Hi. I am not sure if I properly understand your question. Could you simplify it a little? Nevertheless, here’s some thoughts I have about your post.
First we must remember that Jesus makes statements that sometimes sound contradictory because He means different things in different contexts. For instance, in one place He might say that He has not come to judge the world (for instance John 12:47), and in another place He might say that He will come to judge all nations (like Matthew 25:31-33; Revelation 22:12-13).
In the first case, Jesus is emphasizing that His primary mission on earth is not to condemn but to win people back to the Father, to forgive sins (through His own sacrificial death), to sanctify, to redeem, to save.
In the second case, Jesus is saying that He will be the one on the throne judging all the nations at the end of time/Last Judgment/Second Coming. His actions in the end times will be different from His actions on earth 2000 years ago.
In the passage you cited, Jesus wants people to understand that He is proclaiming (and that He Himself is) the definitive divine revelation of the Father given to man. Because Jesus is the way, the truth, and the life, we must believe in Him, know Him, love Him, and serve Him in order to have a proper relationship with God. Jesus, the incarnate Word, perfectly reveals the Father to us. We would not know the Father if it were not for the Son who has revealed Him to us. Jesus uses images of light to describe what it means to come to know God because knowing God is “enlightening” – it is a kind of knowledge that leads to wisdom, understanding, and ultimately our salvation (if we respond to His free gift of grace), and it makes sense of our confusing world. Knowledge of who God is and what He wants from us sets us free to be what He designed us to be and to act in accordance with our natures. Jesus is the light of the world because He is the source of its salvation, the victor over the darkness of sin, evil, and death, and because He makes sense out of human history. Without the light of Christ, the Old Testament, human suffering, and our very lives would remain a complete enigma, if not totally meaningless.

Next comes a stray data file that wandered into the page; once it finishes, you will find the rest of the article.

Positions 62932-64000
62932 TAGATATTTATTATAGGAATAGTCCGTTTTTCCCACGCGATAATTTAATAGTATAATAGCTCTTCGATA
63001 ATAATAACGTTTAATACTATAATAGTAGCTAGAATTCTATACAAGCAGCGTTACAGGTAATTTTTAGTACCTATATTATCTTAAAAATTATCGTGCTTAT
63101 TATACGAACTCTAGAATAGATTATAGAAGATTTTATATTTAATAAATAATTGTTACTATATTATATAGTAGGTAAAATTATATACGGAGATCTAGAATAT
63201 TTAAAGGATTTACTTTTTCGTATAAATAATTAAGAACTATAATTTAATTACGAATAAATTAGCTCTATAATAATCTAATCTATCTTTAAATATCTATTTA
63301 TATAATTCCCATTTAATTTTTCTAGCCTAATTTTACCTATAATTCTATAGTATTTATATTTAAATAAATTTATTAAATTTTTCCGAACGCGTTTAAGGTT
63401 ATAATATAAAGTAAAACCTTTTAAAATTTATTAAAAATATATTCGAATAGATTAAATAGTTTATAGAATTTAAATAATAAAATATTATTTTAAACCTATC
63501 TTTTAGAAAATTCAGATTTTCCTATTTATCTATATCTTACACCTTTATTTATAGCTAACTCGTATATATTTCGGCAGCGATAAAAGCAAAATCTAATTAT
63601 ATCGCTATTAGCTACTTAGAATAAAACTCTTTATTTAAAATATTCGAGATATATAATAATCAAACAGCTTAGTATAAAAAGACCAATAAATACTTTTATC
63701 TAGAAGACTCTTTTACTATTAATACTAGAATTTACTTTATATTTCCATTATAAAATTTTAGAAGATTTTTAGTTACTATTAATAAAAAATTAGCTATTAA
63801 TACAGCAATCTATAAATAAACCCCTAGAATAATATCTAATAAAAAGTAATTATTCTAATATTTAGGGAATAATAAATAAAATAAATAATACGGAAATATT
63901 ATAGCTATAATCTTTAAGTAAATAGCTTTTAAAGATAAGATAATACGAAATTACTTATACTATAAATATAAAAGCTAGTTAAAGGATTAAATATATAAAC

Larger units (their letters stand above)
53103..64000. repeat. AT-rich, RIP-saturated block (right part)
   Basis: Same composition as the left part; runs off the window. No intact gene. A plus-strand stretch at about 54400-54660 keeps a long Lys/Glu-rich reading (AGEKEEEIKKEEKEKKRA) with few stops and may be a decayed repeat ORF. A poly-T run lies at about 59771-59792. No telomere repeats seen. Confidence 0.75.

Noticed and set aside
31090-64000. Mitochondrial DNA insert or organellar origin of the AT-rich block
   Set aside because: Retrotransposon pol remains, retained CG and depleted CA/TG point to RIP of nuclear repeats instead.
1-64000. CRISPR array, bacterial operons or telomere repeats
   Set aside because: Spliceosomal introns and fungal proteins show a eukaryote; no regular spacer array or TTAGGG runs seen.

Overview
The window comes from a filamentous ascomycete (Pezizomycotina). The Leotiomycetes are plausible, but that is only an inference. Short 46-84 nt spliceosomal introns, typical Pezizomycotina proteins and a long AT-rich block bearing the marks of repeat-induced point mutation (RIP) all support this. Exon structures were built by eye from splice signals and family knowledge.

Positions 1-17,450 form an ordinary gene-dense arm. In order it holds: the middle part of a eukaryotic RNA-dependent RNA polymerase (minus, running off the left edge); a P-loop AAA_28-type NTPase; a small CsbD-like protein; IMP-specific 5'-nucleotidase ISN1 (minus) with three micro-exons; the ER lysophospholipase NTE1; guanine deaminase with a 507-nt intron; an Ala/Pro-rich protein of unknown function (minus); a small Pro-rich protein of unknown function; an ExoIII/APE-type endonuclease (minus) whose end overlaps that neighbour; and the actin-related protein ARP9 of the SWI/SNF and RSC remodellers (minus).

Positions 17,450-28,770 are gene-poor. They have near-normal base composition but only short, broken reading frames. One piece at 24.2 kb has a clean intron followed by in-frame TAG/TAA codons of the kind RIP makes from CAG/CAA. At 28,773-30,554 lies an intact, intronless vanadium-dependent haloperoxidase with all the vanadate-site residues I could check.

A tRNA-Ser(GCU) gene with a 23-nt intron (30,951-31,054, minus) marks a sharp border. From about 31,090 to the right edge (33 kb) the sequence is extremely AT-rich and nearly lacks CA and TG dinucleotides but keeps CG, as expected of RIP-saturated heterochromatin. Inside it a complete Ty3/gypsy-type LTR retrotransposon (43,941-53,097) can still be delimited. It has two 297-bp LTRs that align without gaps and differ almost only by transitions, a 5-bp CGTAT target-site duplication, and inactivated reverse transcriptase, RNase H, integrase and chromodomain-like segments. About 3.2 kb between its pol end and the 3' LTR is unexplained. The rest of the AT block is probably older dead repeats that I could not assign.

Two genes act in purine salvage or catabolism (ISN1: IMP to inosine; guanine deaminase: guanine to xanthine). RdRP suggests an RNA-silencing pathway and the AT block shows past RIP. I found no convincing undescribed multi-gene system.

I do not think this text is specifically talking about Purgatory or Protestants, but I could be missing something.
It seems to be emphasizing this point: to reject Jesus is to reject God, or at least the light that comes from knowing God’s perfect self-revelation.